Accounting software company Xero widened its annual loss while growing operating revenue 36 per cent and subscriber numbers by 31 per cent.

Xero reported a $27.1 million net loss for the 12 months ended March, up from the previous year's $24.9 million loss, but said it made a profit of $1.4 million in the second half.

It also had positive free cash inflow for the first time of $6.45 million, 1.2 per cent of revenue, in the year compared with a $28.5 million outflow the previous year.

"A number of financial metrics point to Xero's improving profitability and increasing cash generation in full-year 2019," the company says in a statement.


"Gross margin percentage improved in FY19 by 2.1 percentage points to 83.6 percent, contributing to a 4.4 percentage point increase in ebitda (earnings before interest, tax, depreciation and amortisation) – excluding impairments – to 16.6 percent due to improving efficiencies in sales, marketing and product design and development costs," the company says.

The net loss for the year is primarily due to impairments taken in the first half.

Ebitda excluding impairments rose 84 per cent to $91.8 million in the year.

Average revenue per user rose to $29.25 a month from $29.13 and lifetime value per subscriber rose 3 per cent to $2,398.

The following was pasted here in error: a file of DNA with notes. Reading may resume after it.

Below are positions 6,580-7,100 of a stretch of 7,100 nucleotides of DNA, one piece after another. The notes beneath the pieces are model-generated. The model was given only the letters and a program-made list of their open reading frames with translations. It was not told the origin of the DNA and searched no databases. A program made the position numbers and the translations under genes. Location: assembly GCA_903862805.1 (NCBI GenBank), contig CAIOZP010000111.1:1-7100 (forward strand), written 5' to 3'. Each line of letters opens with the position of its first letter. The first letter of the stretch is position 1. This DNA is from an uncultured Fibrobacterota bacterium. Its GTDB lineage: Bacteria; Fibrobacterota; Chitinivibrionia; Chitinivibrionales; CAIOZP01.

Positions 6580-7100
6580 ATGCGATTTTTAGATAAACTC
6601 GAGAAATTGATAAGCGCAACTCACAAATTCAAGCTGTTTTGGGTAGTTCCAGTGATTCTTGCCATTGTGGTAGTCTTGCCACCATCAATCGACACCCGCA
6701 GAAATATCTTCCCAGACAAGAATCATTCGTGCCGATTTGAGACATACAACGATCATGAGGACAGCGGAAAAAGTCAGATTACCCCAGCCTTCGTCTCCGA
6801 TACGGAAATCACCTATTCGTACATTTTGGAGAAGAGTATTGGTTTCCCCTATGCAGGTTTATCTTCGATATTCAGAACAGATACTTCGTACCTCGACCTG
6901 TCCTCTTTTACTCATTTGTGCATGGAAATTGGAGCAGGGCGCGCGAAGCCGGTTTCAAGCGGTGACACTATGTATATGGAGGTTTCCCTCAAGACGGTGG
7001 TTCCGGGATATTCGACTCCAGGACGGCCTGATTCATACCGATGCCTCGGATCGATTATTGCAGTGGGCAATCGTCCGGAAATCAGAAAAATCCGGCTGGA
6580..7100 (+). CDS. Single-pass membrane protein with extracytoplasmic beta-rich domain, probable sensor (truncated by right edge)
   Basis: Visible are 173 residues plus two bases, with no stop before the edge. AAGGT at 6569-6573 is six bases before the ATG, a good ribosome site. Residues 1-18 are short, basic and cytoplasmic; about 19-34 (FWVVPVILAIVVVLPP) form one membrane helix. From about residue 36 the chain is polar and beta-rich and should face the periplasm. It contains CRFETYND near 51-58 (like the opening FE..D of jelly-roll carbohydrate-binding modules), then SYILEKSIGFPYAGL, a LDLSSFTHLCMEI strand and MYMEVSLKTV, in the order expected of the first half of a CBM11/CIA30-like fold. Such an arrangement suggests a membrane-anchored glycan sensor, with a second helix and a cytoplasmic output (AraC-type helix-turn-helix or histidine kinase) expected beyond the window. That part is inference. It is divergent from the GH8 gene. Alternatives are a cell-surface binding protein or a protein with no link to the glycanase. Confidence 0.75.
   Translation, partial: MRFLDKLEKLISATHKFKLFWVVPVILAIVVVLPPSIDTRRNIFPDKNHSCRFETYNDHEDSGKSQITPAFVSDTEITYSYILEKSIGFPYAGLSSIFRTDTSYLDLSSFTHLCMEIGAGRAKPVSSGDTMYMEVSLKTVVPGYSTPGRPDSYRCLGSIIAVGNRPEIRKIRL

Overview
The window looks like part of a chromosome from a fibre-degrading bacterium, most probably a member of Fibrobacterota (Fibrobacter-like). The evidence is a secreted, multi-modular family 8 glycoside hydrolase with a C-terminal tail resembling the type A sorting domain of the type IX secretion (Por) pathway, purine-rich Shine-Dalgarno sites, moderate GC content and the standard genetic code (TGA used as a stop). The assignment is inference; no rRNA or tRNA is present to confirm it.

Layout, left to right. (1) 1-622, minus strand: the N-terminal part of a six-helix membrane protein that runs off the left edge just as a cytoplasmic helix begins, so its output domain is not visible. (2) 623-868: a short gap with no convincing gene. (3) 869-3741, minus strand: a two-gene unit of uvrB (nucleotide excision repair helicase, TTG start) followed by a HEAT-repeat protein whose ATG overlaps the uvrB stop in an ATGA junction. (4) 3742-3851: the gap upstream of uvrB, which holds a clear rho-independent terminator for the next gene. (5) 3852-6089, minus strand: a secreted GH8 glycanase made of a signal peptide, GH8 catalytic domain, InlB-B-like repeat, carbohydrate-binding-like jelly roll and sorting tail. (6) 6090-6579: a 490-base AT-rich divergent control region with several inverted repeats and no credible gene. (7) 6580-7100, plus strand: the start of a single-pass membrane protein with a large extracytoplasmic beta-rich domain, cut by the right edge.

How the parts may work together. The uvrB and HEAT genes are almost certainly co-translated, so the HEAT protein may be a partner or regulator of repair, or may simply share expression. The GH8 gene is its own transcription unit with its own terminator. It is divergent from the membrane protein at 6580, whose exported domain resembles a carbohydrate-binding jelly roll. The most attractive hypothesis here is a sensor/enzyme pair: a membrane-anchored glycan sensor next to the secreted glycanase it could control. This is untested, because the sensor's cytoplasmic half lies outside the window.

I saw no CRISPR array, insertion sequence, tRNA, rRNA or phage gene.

Subscriber numbers rose to 1.82 million from 1.39 million the previous year. Subscriber numbers in Australia and New Zealand passed a million and were up 22 per cent, British subscribers rose 48 per cent to 463,000, and North American subscribers rose 48 per cent to 195,000 – excluding Hubdoc, the increase was 44,000, or 33 per cent.

Xero is challenging the US incumbent Intuit which is due to report its third quarter results next week. Intuit had nearly 3.9 million subscribers to its online QuickBooks product at Jan. 31, of which 2.9 million are in the US.

Xero raised US$300 million from convertible notes in October last year, "demonstrating investor confidence in the business. Funds raised provide the flexibility to execute acquisitions and investments that will enhance and extend Xero's small business platform and ecosystem," it says.

The company had $121.5 million in cash at March 31, up from $21 million a year earlier.


During the year just gone, it bought Hubdoc, a data capture solution, and Instafile, a British tax filing and compliance tool.

"We've delivered a strong result with a number of major milestones for Xero, including our first positive free cash flow result and the UK adding more than 100,000 new subscribers within a six-month period," says chief executive Steve Vamos.

"Another important milestone was the positive bottom line result delivered in the second half, which demonstrates our improving profitability," Vamos says.

"As we head into FY20 and beyond, we're making great progress towards our strategic priority of driving cloud accounting adoption globally. We have a genuine competitive edge by prioritising investment in growth and partnering closely with accountants and bookkeepers to deliver a human-centred technology experience for small business communities across the world."

The company says it expects free cash flow in the current financial year will be similar as a proportion of revenue as in the year just gone.

Xero shares, which now trade only on ASX although it remains headquartered in New Zealand, closed yesterday at A$54.31, down from their record A$55.98 reached earlier this month and up more than 35 per cent on a year ago.

- BusinessDesk